A bridging finance too far, when the pump is not for priming
If we go on like this', commented the local government minister, David Hunt, mournfully on the town halls' decision to haul up the white flag to Nalgo last week, `we are going to get back to those bad old days . . . when we had inflation of 15.6 per cent.' To which Mr Alan Tuffin, who is hoping shortly to take Postman Pat into battle for another ten per cent, replied: stuff and nonsense. 'We are chasing infla- tion; we are not creating inflation.'
And unhappily it is Mr Tuffin who is right. For, as Mr Hunt had himself pointed out, local authorities can pay for their expensive climb-down either by cutting services and payrolls, or by increasing the poll-tax levy on their local voters. So long as they are obliged to choose one or other of those options, then the effect on the general price level is precisely zilch. It is only if David Hunt and his boss, Chris Patten, persuade the Treasury to cough up to spare the Town Halls this painful choice that the general price level is liable ulti- mately to feel the impact. OK, so that is a substantial 'only': one of the less- recognised drawbacks to the 'Community Charge' is that the Government gave itself plenty of legislative elbow-room to 'ease the coming' of the poll tax by direct Exchequer grants. The noises from the Tory backbenches suggest that Mr Patten will need all of it if he does not want to be eaten alive by the backbench 1922 Com- mittee. But these are battles to be fought in the autumn, as the new Chief Secretary, Mr Norman Lamont, completes his nego- tiations with the spending departments in Whitehall.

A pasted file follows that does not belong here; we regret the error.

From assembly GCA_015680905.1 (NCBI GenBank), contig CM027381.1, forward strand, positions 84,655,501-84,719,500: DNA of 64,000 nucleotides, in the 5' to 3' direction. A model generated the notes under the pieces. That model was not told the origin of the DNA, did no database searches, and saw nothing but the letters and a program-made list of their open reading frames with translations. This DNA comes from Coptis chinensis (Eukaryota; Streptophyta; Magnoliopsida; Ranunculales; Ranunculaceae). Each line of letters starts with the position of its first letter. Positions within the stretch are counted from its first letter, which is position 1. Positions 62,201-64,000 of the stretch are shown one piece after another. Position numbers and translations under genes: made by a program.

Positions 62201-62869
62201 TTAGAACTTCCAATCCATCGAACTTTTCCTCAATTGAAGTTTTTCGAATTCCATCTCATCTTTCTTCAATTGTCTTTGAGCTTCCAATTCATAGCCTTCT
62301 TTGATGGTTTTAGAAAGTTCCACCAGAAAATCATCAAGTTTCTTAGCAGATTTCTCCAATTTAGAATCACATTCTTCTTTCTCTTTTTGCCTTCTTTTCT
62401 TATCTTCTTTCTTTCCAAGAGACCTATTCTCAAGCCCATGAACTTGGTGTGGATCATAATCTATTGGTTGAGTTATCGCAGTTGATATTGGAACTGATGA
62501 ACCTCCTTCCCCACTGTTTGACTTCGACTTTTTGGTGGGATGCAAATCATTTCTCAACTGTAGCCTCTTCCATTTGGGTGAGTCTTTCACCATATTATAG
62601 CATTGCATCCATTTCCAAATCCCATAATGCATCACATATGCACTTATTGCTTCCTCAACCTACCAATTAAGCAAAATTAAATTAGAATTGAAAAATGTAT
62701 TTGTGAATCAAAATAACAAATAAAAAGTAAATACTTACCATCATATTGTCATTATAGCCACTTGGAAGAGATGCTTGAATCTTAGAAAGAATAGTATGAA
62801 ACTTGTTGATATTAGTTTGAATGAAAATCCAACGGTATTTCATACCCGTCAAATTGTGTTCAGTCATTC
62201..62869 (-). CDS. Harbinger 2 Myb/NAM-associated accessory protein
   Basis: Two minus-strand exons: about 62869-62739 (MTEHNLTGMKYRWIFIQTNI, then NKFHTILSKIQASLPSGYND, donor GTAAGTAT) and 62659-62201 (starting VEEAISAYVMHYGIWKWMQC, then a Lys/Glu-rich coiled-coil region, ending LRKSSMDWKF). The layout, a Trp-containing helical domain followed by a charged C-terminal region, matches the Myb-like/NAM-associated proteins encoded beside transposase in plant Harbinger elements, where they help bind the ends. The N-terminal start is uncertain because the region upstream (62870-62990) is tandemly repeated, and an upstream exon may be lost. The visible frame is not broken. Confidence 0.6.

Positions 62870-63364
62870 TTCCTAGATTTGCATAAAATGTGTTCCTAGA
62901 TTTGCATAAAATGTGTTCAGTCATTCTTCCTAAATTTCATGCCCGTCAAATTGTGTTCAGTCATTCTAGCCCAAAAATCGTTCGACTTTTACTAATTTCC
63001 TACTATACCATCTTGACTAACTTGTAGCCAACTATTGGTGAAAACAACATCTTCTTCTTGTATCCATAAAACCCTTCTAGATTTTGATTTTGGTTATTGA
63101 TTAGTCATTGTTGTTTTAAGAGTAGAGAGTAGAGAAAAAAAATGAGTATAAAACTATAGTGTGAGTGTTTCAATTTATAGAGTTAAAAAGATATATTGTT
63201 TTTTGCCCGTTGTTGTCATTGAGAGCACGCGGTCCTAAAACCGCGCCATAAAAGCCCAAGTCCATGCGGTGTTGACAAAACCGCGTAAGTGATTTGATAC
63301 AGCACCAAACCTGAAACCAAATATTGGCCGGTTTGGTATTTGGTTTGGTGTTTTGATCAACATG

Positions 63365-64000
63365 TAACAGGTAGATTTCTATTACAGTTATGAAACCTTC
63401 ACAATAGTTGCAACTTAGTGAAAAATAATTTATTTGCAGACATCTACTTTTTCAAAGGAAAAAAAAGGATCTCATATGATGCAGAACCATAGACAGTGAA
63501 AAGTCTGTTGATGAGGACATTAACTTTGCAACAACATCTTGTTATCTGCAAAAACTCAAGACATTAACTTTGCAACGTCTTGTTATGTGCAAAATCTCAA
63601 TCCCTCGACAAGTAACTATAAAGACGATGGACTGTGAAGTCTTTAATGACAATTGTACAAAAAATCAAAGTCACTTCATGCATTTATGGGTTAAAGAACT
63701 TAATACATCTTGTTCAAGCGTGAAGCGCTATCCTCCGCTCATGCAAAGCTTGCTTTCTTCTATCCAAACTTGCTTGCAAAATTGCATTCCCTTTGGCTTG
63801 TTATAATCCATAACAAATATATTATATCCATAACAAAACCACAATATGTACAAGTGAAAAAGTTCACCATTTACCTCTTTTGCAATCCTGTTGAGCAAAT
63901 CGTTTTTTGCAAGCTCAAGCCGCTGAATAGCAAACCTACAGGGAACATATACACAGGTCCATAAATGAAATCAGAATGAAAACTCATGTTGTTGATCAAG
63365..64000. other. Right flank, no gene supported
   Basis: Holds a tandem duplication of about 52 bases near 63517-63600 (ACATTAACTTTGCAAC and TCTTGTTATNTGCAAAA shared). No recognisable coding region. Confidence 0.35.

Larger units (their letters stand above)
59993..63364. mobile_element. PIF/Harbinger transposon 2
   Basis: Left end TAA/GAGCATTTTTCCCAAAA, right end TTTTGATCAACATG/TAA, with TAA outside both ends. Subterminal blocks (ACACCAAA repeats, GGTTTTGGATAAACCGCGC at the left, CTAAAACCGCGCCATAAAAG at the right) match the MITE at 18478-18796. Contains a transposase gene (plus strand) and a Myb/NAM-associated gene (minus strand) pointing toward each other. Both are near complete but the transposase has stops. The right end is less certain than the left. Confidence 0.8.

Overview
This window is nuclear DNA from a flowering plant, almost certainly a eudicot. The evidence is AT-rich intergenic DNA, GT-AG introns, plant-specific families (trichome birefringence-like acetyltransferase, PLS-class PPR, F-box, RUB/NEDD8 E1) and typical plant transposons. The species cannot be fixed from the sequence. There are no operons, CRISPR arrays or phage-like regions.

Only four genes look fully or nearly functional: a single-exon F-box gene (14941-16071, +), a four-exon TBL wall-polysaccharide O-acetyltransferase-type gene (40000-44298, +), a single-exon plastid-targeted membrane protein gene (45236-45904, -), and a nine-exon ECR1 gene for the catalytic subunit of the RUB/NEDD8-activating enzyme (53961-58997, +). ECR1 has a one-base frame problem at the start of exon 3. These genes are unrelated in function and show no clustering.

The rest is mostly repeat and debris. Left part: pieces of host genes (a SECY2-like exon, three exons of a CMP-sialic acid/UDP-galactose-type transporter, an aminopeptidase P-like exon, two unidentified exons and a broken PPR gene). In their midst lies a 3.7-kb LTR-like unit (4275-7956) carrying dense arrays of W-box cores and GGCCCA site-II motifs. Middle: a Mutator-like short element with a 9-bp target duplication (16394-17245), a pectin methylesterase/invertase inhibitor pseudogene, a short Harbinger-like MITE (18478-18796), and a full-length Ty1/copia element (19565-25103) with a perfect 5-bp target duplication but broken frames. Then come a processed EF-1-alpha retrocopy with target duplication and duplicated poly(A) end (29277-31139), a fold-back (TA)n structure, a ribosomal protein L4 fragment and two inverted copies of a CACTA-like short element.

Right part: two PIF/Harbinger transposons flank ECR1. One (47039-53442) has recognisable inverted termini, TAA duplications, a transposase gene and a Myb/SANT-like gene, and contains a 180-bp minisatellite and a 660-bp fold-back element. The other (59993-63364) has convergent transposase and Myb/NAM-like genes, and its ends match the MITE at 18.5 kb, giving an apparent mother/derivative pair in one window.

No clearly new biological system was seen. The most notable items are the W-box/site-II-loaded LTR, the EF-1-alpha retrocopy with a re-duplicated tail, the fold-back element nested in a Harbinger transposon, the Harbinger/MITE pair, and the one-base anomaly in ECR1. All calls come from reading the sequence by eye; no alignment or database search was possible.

Meanwhile, Mr Lawson, like Henry King (who had a penchant for eating string), is surrounded by the doctors. To whit, the Bank of England and the Orga- nisation of European Co-operation and Development, both of which have just produced their annual diagnosis of the condition of the British economy. Happily they do not suggest — as did Master King's medical advisers — that 'there is no cure for this disease'. But they do agree that it is going to be a long, hard convalescence.
The Chancellor (whose officials have the opportunity to scrutinise and, if need be, bowdlerise the opinions of these two au- gust authorities before we get to see them) will be well content. The punters in the City of London had been working them- selves up to believe that the traditional cut in interest rates was on the way in time for the Tory Party Conference in October. Otherwise, they have been saying, the building societies, which have not so far adjusted our mortgage rates to the 14 per cent base rate, will be forced to do so, and Mrs Thatcher would not be amused. (The Halifax, the leader of the herd, has promptly responded with the assurance that it is perfectly content with things as they are). Well, perhaps she would not be amused. On the other hand I'm not so sure that the Chancellor would be broken- hearted if the building societies felt be- latedly constrained to increase our monthly obligations. For one of the reasons that our dose of syrup of figs has been so slow to work — and on the sluggishness of the response the Bank and the OECD are both agreed — is precisely that the forces of competition have discouraged the building societies from making us pay up.